• Soluble fiber, present in oats, legumes, and fruits, is digested by bacteria, and produces valuable acids during the process.

Get an adequate supply of both types of fiber by eating whole grain cereals, washed, unpeeled fruit, salads, and scrubbed, raw or cooked, unpeeled vegetables.

Dietary Fiber

Fiber is classified as complex carbohydrates (more than two sugar units linked together). In 2002, the Institute of Medicine created the following definitions for fiber, separating it into three components: dietary fiber, functional fiber, and total fiber:

• Dietary fiber – Includes isolated, manufactured, or synthetic oligosaccharides (complex carbohydrates that contain 3-10 sugar or glucose units) that our bodies cannot digest or absorb and that have beneficial health effects (for example, it can improve regularity, improve blood sugar and dietary cholesterol levels, and reduce disease risk).
• Total fiber – Is the sum of dietary fiber and functional fiber.

Nutrition Facts Labels on food packages currently list dietary fiber under total carbohydrates and further distinguish dietary fiber as soluble or insoluble fiber. According to the Institute of Medicine, the scientific support for using solubility to determine beneficial health effects is inconsistent, and recent studies suggest that other characteristics of fiber – including fermentability and viscosity – can be important to consider. Because of this, the Institute of Medicine recommends that the terms soluble and insoluble no longer be used.

Fiber is found in a variety of plant foods. Legumes (beans and peas), grains (especially whole grains), fruits, and vegetables all contribute fiber to the diet.

Resistant Starch

Resistant starch is a type of dietary fiber. Resistant starch is defined as the sum of starch and products of starch degradation (breakdown of starch) that’s not absorbed in the small intestine of a healthy individual.

Resistant starch is found naturally in a variety of plant foods or it is added to processed foods. The four main dietary sources of resistant starch include

• Whole-grain foods (whole or partly milled grains and seeds)
• Raw potatoes, unripe bananas, some legumes, and in high-amylose starches such as those obtained from high-amylose corn
• Cooked and cooled foods, such as potatoes, bread, and cornflakes
• Processed foods made with resistant starches

The amount of resistant starch in foods varies widely; our estimated daily intake ranges from about 3 grams to about 8 grams per day. Studies suggest that consuming 6-12 grams of resistant starch at a meal can benefit glucose and insulin levels after the meal; consuming 20 grams per day has also been shown to bulk up feces and benefit digestive health.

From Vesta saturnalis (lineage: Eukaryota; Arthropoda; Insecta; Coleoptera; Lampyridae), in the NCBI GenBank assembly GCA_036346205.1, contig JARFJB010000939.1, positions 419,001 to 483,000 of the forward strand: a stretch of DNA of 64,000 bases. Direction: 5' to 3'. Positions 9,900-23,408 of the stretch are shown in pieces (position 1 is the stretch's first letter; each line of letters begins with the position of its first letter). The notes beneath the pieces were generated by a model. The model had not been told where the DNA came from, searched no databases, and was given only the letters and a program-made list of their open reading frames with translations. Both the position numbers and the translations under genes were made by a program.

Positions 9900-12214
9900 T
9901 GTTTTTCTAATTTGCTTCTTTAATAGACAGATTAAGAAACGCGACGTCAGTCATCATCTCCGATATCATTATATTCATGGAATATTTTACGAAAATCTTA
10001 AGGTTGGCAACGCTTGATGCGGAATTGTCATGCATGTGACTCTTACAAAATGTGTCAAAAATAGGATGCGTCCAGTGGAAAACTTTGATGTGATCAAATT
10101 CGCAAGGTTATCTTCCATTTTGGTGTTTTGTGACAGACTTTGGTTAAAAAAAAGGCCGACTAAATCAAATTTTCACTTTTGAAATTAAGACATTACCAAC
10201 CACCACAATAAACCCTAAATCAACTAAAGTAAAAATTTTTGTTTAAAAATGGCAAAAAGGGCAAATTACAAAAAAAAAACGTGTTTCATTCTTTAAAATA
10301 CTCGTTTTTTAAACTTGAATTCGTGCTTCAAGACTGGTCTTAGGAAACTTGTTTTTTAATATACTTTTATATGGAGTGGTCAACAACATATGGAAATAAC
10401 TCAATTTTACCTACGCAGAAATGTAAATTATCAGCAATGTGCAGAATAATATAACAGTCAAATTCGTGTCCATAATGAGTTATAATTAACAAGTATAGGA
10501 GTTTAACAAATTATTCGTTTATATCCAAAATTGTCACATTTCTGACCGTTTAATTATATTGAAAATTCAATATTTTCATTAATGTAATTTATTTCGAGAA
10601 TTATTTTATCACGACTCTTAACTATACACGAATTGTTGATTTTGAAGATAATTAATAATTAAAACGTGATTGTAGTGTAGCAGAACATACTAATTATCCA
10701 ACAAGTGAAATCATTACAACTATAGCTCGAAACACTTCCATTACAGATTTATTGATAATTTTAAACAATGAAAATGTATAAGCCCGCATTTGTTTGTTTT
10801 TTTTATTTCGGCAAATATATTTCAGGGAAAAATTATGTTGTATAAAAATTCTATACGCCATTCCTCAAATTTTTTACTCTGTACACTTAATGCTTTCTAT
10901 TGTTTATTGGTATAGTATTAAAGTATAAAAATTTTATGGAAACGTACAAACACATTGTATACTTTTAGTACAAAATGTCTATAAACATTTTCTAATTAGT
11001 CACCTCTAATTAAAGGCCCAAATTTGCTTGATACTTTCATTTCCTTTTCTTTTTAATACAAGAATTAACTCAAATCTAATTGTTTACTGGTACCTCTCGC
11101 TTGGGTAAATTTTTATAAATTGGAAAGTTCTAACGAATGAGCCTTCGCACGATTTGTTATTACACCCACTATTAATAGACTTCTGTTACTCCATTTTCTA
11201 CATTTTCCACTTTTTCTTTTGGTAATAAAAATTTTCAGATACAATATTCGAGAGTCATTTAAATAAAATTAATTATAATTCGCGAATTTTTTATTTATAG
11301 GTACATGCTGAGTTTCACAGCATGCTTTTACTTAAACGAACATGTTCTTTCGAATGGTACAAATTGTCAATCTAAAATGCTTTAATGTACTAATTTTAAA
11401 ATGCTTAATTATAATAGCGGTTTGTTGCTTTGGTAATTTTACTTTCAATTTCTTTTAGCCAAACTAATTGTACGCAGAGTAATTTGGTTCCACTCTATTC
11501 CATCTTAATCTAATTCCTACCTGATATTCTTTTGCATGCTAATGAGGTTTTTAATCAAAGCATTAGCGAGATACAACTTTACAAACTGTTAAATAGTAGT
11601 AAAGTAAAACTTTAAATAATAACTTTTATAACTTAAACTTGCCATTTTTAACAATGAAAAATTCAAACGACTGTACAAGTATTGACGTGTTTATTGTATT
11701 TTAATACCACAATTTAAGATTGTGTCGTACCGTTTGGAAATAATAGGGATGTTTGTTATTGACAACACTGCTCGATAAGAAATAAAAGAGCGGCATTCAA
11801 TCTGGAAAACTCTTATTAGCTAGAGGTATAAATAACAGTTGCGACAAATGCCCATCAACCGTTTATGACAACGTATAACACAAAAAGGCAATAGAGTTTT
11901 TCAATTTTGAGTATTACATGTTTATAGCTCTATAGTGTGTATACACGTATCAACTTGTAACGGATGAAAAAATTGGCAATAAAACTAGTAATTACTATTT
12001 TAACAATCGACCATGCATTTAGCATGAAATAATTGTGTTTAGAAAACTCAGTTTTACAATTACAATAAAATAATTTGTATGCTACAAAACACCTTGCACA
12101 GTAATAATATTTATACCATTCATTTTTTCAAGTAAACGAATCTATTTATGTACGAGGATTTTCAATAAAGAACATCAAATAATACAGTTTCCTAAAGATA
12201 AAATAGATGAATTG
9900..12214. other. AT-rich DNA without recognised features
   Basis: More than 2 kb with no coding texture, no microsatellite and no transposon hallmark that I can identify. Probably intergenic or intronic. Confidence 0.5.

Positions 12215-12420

Fiber Supplements

Fiber supplements are often sold as bran tablets or purified cellulose or in the form of laxatives (stool softeners). Whether in pill, powder, or drink form, fiber supplements can help some people consume adequate amounts of fiber. But taking fiber supplements (or eating fiber-fortified foods) makes overconsuming fiber easy, and too much can cause gastrointestinal symptoms. Fiber supplements do not replace a diet rich in plant foods that naturally contain fiber along with other key nutrients and substances that benefit health.

Studies have shown that people who consume more dietary fiber also tend to weigh less. That’s no surprise because many high-fiber foods, especially those that contain a lot of water such as fruits, vegetables, and cooked grains, are very filling. Eating a lot of fiber-rich foods such as legumes; whole grains; and other fiber-rich grains, fruits, and vegetables can help you lower your total daily calorie intake.

Consuming a fiber-rich diet can also help you steady your blood sugar levels and keep you energized throughout the day. It can also help you manage, lower your risk of, or treat obesity, cardiovascular disease, and cancer as well as gastrointestinal conditions such as constipation.

Too much dietary fiber can reduce the absorption of vitamins, minerals, proteins, and energy. It can also cause symptoms such as abdominal pain, flatulence, bloating, and diarrhea if consumed in excessive amounts. To minimize these symptoms, as people incorporate more fiber into their diet to meet current recommendations, they should also take in more water and other fluids to ease the passage of fiber throughout the body.

Soluble fiber is not digested by the human body; it absorbs and retains water and forms a gel- like substance.

Insoluble fiber is not digested by the human body; it does not absorb and retain water like soluble fiber but stays intact as it passes through the body.

Cellulose is a straight-chain polysaccharide (more than two units of glucose joined together); it is the main component of plant cell walls and is not digested in the human body.

USANA Vitamins Almond Crème and gluten-free† Peach Mango Fibergy are great-tasting ways to get at least 12 grams of fiber from multiple sources in a single serving. USANA Peach Mango Fibergy is gluten free.